OK, so a planet doesn’t need to orbit a star. But it’s still big and round, right? Right?
Grading the Contenders
It turns out that those two characteristics—big and round—are related. In the past few years, space probes, improved ground-based telescopes, and orbiting observatories have shown us close-up pictures of hundreds of objects in our solar system. What we have found is that a lot of them are lumpy and misshapen, while others are clearly round. It doesn’t take long to see the difference. Most smaller bodies are irregular; past a certain size they are all roughly spherical. Clearly, size matters.
The term planet shouldn’t be a definition; it should be a concept. And Brown proposes a decent one, which we were very close to earlier in this analysis: A planet is an object that is big and important in the solar system. By “important,” Brown is referring to objects that are the biggest in their neighborhood, able to bully smaller objects. “We are seeing order in the solar system, and part of the nature of understanding the planets is to see the order in things,” he writes. “I look at the bodies that are dominating the solar system. And they are much bigger than the next-biggest thing they’ve kicked around.” In that sense, we have a clear list of eight planets, and Pluto doesn’t count. At 1,400 miles across, it is just one of the biggest of the ice balls out past Neptune, barely able to make its influence felt among a population that may number in the hundreds of thousands.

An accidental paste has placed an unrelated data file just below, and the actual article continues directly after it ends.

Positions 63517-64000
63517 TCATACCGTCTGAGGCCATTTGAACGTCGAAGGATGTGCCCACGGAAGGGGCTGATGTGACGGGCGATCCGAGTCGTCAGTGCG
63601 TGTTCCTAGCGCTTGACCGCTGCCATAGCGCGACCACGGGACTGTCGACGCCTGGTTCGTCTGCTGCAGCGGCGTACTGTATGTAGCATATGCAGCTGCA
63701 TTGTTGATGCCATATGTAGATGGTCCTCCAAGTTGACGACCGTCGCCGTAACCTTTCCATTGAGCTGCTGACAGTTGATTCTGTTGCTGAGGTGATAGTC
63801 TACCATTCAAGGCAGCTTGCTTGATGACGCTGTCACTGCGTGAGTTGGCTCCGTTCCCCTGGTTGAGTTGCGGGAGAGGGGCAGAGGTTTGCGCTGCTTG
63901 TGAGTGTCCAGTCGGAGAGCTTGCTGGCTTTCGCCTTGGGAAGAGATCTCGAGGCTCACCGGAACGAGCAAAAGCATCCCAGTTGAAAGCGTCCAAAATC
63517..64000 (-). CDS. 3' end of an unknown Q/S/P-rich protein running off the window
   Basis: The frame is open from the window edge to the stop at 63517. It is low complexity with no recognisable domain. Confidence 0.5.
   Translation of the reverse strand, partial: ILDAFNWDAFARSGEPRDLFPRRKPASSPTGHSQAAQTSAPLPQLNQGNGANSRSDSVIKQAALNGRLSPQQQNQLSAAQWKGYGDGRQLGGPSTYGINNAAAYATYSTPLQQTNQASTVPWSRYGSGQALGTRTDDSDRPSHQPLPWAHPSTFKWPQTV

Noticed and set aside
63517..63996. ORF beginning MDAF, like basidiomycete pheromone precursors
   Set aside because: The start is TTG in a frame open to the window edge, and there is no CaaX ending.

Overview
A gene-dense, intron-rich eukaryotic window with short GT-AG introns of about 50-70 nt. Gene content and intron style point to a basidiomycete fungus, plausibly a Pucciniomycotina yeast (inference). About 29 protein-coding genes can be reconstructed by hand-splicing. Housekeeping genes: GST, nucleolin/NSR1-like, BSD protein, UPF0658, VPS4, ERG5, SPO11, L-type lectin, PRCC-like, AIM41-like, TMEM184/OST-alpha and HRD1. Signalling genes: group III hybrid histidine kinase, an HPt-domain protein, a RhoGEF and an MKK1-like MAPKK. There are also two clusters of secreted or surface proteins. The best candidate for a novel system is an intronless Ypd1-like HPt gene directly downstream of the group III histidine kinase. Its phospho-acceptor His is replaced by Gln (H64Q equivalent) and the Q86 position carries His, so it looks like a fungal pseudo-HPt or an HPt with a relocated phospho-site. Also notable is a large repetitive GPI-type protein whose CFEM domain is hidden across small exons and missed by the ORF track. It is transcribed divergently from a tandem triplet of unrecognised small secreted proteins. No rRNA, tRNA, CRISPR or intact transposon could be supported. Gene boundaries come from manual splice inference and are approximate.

Some people balk at using fuzzy words like big and important. But if things are a little hazy around the edges, it doesn’t matter, because we’re not defining anything. We’re just squinting a little and putting things in order. As Brown points out, concepts are for scientists and definitions are for lawyers.